According to information presented in the planning application there are 55 burial plots containing 313 deceased people at the burial ground at the once Swinton Unitarian Church on Swinton Hall Rd and presumably all if not most are Swintonians.
I have received information the last burial may have taken place in 1962 and the first may be 1855.
I have spoken to the Manchester District Association of the Unitarian Church who confirmed the Swinton Unitarian Church was damaged by a storm in 1984 which meant due to costs it could not be repaired and resulted in its demolition.
Greater manchester Archealogy Unit are aware of the burial plots but have so far raised no objections to their removal, as of today.
I can confirm there are WW veterans/fallen resting at this site but there is no confirmation out of the 313 how many of these are WW1 and/or WW II soldiers. I am still in the process of collecting information.
I have received further information that The Disused Burials grounds Act 1981 applies where relatives have a right to object if less than 50 years. They have no right to veto after 50 years.
It may be pure coincidence that the developer has waited until 2012 which would be 50 years after 1962 which means no veto can be implemented by any deceased relatives !
The Planning Officer informed me today there has to be a cut off which in law is 50 years. I wonder whether the developer has waited for the 50 years to expire before proceeding ?
When I spoke to the Manchester District Association of the Unitarian Church this morning I was informed and confirmed as fact the following :-
When the church was closed that land was sold to the Council which would have been Salford City Council as it was 1984/85 (Swinton Town Council existed up to 1974)and the burial ground was covenanted to prevent development.
The Association also informed me that the Council sold the land and over the years has transferred ownership several times. They confirmed they are aware of the planning application but they said the advise they have been given is that once the land was sold by the Council the covenant no longer applies and the law of the land does not prevent development.
I am assuming what was meant by this is The Disused Burial grounds Act 1981 ie 50 year rule.
However, my thinking is that this Act would protect the rights of deceased relatives whether the land was covenanted or not. This Burial Ground was covenanted.
When I spoke to the planning officer today at Salford Council he said he had NO idea the land was covenanted. Therefore, he had not even checked whether the covenant still applied despite any transfer of land over the decades.
Having been a Trustee of land I know land can be covenanted in many different ways which can last indefinately. I have not checked the detail contained within The Disused Burial Grounds Act which may supersede any covenant.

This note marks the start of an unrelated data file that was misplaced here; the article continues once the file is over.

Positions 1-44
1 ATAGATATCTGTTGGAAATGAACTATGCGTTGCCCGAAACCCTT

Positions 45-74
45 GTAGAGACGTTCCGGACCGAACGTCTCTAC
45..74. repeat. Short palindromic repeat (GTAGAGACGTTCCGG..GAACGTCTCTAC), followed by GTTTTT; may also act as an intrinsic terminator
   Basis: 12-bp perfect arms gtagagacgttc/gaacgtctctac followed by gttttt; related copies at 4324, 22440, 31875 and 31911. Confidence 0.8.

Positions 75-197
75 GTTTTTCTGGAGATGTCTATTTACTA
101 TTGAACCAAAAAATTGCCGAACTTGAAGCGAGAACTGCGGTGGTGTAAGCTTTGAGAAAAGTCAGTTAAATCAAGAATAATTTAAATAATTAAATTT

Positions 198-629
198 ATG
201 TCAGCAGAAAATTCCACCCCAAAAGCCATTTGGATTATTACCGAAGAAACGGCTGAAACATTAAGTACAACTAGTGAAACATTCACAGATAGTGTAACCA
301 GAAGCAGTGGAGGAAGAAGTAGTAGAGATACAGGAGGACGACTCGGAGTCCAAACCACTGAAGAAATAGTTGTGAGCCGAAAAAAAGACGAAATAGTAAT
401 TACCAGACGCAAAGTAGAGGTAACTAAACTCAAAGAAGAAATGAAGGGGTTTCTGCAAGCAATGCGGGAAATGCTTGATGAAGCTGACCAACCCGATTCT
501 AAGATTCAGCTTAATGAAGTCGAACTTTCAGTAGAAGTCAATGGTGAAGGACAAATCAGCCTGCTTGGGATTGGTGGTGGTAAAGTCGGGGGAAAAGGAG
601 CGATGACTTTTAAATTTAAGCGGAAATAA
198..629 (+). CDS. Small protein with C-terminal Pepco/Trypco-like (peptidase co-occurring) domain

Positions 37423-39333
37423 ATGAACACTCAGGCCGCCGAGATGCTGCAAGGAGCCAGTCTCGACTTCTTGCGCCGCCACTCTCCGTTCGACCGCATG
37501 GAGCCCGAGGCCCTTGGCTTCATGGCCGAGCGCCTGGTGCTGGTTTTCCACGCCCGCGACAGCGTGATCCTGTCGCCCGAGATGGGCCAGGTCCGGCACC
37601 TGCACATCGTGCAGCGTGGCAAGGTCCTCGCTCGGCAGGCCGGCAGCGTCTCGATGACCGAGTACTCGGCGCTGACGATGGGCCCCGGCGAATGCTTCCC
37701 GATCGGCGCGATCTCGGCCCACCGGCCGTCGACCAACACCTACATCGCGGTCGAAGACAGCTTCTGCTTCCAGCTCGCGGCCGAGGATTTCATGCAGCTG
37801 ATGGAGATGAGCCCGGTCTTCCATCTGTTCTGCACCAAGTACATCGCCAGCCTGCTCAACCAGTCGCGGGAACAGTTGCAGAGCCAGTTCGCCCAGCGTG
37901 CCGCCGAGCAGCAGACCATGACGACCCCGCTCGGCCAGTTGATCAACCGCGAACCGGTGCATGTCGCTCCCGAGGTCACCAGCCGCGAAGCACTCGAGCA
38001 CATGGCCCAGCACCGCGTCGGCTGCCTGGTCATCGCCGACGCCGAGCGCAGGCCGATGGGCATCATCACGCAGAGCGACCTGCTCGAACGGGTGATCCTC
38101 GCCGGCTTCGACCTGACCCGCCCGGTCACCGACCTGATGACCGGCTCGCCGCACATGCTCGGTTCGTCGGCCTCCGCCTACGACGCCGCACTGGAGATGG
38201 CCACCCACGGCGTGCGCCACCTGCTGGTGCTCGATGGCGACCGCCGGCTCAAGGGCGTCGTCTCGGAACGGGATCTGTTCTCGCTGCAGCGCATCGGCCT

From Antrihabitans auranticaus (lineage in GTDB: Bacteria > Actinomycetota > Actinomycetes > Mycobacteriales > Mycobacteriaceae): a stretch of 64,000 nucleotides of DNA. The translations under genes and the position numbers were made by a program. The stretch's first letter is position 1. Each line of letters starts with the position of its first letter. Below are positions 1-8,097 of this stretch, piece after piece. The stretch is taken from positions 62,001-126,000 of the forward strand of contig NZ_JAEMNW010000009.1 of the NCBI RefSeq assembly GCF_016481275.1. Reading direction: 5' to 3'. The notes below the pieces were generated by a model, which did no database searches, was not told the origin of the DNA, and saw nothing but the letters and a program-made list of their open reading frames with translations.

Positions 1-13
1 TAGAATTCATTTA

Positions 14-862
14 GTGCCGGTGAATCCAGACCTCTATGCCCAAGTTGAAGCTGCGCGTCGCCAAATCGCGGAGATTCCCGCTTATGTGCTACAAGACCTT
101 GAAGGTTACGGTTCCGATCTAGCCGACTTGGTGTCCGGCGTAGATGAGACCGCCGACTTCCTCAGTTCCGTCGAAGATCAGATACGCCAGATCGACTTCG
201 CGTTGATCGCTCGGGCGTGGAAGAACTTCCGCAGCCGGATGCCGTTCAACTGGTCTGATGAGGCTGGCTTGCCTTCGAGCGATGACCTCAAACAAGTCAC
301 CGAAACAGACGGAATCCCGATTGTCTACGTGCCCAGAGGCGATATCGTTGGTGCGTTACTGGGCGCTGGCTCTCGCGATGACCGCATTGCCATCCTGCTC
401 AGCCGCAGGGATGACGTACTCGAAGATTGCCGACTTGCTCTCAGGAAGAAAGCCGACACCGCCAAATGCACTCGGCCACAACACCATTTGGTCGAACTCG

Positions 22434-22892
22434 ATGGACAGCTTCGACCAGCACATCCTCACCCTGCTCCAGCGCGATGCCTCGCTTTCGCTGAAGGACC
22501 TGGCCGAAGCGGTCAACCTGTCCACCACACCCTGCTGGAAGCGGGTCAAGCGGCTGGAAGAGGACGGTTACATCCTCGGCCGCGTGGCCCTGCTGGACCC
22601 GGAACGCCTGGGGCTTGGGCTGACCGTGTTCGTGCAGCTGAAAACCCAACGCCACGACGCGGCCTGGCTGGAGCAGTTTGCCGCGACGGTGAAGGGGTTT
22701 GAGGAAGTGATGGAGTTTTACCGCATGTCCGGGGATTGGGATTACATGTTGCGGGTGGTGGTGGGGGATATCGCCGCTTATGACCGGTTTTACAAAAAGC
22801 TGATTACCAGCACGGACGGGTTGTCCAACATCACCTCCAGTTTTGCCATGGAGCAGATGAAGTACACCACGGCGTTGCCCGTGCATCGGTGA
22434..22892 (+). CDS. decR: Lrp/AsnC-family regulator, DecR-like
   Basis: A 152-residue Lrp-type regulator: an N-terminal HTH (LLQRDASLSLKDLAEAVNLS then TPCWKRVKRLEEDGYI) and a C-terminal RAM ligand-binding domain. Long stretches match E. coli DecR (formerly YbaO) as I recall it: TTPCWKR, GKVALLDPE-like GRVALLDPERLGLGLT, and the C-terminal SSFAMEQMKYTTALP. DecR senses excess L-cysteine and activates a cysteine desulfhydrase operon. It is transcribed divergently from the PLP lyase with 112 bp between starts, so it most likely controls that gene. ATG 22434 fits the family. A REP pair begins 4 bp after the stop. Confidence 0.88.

I have asked the planning officer as to whether he has actually established who is buried at these grounds and the exact date of the last burial here. He said he has not.
On checking the application papers today online, Appendix A which I believe is suppose to be a list of names etc of inscribed gravestones at the time when the burial ground became disused. This Appendix was left blank. The Planning Officer said this was a mistake.
He has agreed to provide me with this information. The Planning Officer has also said he will now get details of the last burials that took place there and I informed him that morally and in the Council's interests all endeavours must be made to contact any deceased relatives. They were not going to do this.
As he did not know about any covenant which may or may not be a deliberate ommission as a covenant can have a significant impact on how land is treated he has said he will look into this. I have said I will write to him to inform the Council officially that the land was covenanted to prevent development and they MUST hold that covenant as the land was originally sold to them.
It is now when I write on public record about this covenant in existence.
If it is correct there are 313 people resting here in 55 plots, it is clear to me that families, husbands, wives, daughters, sons, fathers, mothers, brothers, sisters are buried together in family plots maybe. I do not know as yet. The Church itself told me WW1 veterans lay in peace at this site.
313 rest in peace and all if not most will be from Swinton, Clifton, Pendlebury, Worsley and the surrounding area.
I have informed the planning officer today that obviously the views of relatives is paramount and important but due to the age and significance of the site to the town, in my view, the people of the town should be allowed to decide or not as to whether the disturbance of over 300 of their townsfolk's resting place is a sacrifice they want to make, keeping in mind that many do not believe as Asda store is actually wanted in this vicinity.
As soon as I get further information I will let you know. Regards.